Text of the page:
LONDON (Reuters) - UK Brexit minister Dominic Raab heads to Northern Ireland today with a Brexit deal still snagged on future arrangements for the province's border with Ireland to the south.
There is growing momentum around a scenario that would maintain the whole of the UK in a customs union with the EU until, at some point in the future, some more permanent solution can be found. That is a compromise that right now would risk rejection in parliament by hard Brexit party rebels.
On the flip side, if media reports and UK sources yesterday are to be believed, PM Theresa May is close to securing agreement with Brussels that would give UK financial services firms basic access to EU markets after Brexit.
That would be a win for May that would bolster her argument that her deal, while not perfect, is the best one on the table. Raab himself appeared so confident that the contours of an accord were now in place that he has told lawmakers he could meet them to discuss it on Nov. 21.
Downing Street has distanced itself from that timetable - but it has left behind the impression that the UK side at least believes agreement is now in sight.
Germany’s Angela Merkel will travel to Warsaw today to hold joint cabinet consultations with Poland’s eurosceptic government. To what extent she will also use the trip to raise concerns about rule of law and democracy in the country remains to be seen.
The wider question, now that Merkel has announced her retirement from politics, is whether she will have any sway at all in the foreign visits she conducts during the remainder of her mandate.
Some of her interlocutors may feel they can nod politely and wait for her successor to conduct any important business - the more so given the separate doubts about whether her coalition will last much into next year.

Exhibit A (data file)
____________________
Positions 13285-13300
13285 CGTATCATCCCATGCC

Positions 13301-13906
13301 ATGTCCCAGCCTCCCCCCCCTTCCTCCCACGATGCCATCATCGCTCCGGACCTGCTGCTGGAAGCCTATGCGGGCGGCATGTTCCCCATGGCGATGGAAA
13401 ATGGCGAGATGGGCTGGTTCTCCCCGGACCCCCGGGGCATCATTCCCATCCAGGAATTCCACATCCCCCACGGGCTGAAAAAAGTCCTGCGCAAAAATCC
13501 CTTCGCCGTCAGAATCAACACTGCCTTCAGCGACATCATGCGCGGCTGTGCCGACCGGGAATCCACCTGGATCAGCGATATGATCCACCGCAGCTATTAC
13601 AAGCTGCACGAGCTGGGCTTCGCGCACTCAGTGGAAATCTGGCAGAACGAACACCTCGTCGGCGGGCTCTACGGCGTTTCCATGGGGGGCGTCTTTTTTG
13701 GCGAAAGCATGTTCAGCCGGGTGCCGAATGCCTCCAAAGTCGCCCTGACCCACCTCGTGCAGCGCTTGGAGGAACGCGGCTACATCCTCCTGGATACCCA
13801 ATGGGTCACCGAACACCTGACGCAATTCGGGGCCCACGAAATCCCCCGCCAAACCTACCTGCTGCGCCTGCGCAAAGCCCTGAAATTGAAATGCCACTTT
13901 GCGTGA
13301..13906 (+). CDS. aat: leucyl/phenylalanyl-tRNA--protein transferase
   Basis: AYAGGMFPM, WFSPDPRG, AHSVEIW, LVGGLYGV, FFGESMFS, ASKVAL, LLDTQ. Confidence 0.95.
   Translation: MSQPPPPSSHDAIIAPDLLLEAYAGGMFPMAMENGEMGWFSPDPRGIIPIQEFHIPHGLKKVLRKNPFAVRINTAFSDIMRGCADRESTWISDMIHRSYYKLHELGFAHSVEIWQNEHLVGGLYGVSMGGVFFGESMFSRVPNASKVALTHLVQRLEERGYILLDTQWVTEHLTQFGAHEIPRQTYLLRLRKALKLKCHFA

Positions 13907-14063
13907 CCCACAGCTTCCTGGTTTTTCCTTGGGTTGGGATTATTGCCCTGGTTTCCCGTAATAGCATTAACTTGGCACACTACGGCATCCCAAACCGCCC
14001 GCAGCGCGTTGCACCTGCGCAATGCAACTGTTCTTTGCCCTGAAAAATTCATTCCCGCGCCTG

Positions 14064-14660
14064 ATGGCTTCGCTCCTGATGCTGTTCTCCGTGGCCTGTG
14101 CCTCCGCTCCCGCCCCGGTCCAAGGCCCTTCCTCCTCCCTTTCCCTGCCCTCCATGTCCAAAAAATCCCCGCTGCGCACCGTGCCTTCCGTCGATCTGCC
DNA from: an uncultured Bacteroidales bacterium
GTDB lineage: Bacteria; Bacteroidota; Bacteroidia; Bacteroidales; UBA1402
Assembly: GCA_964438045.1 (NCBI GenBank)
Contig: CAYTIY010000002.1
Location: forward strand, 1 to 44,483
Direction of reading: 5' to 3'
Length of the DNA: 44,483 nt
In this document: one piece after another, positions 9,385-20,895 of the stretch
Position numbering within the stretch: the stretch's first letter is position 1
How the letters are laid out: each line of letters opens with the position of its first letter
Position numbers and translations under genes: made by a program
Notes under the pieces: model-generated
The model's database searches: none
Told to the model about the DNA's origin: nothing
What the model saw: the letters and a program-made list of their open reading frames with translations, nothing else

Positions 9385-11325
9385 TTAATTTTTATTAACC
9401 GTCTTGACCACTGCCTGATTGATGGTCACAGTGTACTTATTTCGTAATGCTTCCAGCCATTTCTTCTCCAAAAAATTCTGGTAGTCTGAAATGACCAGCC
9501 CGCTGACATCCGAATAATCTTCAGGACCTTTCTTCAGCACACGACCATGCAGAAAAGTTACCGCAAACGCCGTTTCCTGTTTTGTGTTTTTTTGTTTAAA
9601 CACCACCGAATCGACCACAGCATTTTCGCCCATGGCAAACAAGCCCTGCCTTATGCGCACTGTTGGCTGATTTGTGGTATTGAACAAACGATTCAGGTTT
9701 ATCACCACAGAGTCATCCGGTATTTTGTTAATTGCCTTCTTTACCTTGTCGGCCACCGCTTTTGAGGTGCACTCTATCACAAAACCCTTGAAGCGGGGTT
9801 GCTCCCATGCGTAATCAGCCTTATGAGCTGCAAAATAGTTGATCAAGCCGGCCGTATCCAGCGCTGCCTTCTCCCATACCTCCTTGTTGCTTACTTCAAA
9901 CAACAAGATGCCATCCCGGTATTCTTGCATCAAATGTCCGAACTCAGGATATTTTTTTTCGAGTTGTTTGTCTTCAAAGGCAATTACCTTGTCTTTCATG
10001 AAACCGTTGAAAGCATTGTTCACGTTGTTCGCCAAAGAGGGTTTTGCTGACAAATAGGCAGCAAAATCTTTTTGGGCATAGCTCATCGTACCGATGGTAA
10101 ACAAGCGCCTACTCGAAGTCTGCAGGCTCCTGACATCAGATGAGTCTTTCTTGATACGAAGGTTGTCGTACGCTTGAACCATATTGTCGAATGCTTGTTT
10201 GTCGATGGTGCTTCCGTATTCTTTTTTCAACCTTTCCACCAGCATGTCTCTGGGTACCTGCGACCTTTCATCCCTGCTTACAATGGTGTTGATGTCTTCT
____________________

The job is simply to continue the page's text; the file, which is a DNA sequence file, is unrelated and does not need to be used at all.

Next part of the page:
MARKETS AT 0755 GMT
The recovery across global stock markets from "red October" continued on Friday, on signs that icy U.S.-Chinese trade relations are thawing.
U.S. President Donald Trump spoke with Chinese President Xi Jinping on Thursday and the two are scheduled to meet at the G20 in Buenos Aires later this month, raising hopes that the trade dispute between the two nations that has cast a dark cloud over the global economy and markets will be resolved.
Following last month’s steep fall, stocks are rebounding. The MSCI world index is up 3.6 percent this week, on track for its best week since February and among its top five weeks in several years.
Other asset markets are playing out as one might would expect, given the improvement in investor sentiment: the dollar is softer, bond yields are higher, credit spreads are narrowing and emerging markets recovering.
It’s not all sweetness and light – following a batch of reports showing weak manufacturing and services activity from around the world on Thursday, shares in Apple fell 7 percent in after-hours trade after the tech giant said it would no longer report unit sales and that Christmas sales would be lower than expected.
The big economic data release on Friday is the U.S. employment report for October, while attention in Europe will also turn towards the latest bank stress test results and further company results as the third-quarter earnings season rolls along.
European bourses are set to join Wall Street and Asia in a the trade-war relief rally. Among the usual suspects likely to benefit the most from the news is Germany's DAX and its mighty exporters, but also its car makers, who have been high-profile victims of Trump’s trade policy.
Tech stocks will probably struggle to join the fun. Apple’s results clearly were not encouraging, but it might not be that bad — iPhone suppliers in Asia shrugged off the news.
The European bank stress tests are already top news this morning, but it’s mostly curtain-raising at this stage as the results are only expected after the close. Leaks might provide some excitement: Banca Carige has emerged as "fragile" in the stress tests in a sample of six Italian mid-sized lenders, the newspaper Il Sole 24 Ore reported.
Italian lenders are obviously under the spotlight with their heavy exposure to sovereign Italian debt, which is suffering from the populist government’s spending plans.
Other stock movers: Austrian lender Erste Group reports a higher-than-expected 25 percent rise in third-quarter net profit, driven by a strong performance in Eastern Europe. Barclays has picked Nigel Higgins, the deputy chairman of Rothschild & Co, as the company's next chairman. British Airways owner IAG said most of its financial goals for 2019-2023 were unchanged from the previous period.
Emerging-market stocks see their biggest weekly leap in almost three years, up 6.2 percent, and emerging-market currencies are higher across the board.
— A look at the day ahead from European Economics and Politics Editor Mark John and EMEA markets editor Jamie McGeever. The views expressed are their own —